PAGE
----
tv The Last Word With Lawrence O Donnell MSNBC May 18, 2022 10:00pm-11:00pm PDT
now three books about the senate. his latest book is about the damage to the senate that mitch mcconnell has done. it is much more expensive than we get to cover in our hours of this kind of coverage. ira shapiro is going to begin to tell that story tonight, his book is really an amazing account of what is happening in the senate, and how mitch mcconnell has brought us to hear. and, the huge danger of returning him to the majority leader possession if the republicans win the senate. >> yeah, and who are the people who will be with mitch mcconnell on that senate majority? the likes of herschel walker, and who knows who comes out of pennsylvania if they win that race, it will truly be mitch mcconnell in bold, and the most consequential figure of her time, lawrence, as you point out. with a bunch of extremist behind him this time. >> it's very important book, we're gonna get to it at the end of the hour, thanks many. >> looking forward to watching it. >> there is now exactly one person, one person standing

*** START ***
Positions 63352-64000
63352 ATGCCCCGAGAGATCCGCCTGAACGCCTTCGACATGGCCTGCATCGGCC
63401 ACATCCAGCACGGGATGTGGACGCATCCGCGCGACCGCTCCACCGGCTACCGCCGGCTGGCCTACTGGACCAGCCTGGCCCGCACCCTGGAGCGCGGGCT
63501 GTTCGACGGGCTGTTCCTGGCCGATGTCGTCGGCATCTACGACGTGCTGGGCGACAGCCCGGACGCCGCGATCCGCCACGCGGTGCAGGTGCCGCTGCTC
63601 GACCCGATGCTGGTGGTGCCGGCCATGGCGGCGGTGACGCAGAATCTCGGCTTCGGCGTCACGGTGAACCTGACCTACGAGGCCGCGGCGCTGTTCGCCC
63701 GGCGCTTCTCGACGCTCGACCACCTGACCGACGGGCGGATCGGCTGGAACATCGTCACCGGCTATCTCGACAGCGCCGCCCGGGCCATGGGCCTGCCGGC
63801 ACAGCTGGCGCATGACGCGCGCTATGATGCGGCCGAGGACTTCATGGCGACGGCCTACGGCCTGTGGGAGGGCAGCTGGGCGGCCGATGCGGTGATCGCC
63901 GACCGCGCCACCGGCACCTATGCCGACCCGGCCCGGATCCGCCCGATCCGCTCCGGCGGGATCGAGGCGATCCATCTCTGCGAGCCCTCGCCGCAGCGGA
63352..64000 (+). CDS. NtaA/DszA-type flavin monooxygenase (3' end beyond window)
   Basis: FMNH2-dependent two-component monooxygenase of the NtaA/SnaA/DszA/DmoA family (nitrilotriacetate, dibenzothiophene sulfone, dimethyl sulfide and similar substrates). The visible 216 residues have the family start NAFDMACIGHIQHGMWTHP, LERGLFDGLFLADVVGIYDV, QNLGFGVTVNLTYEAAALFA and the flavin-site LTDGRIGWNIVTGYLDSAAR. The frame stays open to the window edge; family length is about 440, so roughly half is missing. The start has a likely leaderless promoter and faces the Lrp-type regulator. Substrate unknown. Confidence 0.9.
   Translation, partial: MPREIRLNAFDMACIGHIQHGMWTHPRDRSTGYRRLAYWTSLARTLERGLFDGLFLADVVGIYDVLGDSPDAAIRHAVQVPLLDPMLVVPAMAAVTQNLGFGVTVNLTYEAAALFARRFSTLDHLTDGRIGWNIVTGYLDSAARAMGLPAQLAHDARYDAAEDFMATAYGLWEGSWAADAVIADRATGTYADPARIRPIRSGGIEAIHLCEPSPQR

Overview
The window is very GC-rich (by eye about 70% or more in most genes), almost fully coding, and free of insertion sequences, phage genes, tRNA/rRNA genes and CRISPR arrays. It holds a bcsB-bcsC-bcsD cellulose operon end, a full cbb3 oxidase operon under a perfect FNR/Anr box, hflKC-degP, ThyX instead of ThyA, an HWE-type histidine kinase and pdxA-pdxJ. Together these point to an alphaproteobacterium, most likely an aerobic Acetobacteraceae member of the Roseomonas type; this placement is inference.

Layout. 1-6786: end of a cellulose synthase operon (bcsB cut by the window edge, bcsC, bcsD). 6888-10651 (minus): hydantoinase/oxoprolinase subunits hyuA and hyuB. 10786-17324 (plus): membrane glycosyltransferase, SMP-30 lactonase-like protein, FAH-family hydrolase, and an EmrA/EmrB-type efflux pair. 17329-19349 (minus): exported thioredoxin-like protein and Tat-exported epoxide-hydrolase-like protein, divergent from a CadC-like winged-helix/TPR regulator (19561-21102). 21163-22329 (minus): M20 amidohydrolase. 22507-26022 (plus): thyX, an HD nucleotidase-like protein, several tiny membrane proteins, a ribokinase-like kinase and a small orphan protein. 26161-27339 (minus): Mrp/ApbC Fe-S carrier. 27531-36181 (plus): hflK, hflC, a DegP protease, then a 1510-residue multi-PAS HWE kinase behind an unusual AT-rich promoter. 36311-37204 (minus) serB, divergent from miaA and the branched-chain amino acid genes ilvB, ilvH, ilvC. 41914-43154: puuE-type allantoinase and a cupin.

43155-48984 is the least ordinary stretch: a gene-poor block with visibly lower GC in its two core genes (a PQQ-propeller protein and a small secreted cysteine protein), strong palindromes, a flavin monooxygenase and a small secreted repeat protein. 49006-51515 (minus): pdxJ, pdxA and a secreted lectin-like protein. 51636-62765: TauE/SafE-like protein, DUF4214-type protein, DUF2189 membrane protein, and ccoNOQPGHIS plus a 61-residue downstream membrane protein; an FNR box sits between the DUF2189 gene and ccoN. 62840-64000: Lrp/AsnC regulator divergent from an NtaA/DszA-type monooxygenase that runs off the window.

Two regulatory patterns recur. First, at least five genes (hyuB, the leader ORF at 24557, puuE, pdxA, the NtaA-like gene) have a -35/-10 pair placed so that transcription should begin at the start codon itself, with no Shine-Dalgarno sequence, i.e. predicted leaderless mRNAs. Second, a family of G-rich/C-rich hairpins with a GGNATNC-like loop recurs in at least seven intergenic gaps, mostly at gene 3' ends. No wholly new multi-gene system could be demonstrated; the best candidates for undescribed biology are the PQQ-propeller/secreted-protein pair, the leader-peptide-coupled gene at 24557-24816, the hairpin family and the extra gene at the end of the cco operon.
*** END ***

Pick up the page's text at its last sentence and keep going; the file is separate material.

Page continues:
between the republican candidate for governor in pennsylvania, and the destruction of representative government in this country. that person is the candidate who got the most votes. in the pennsylvania governor's primary last night, but whose name has been largely ignored in the coverage of the primary election. our -- josh shapiro got 1. 1 million votes in the democratic primary for governor, that's more than any candidate for governor last year. josh appear was so strong a candidate, that he scared of any opposition. in the democratic primary, and was running unopposed. josh shapiro will have to be an even stronger candidate now, because unlike any other candidate for governor in our history, the future of the very existence of this republic is at state in pennsylvania.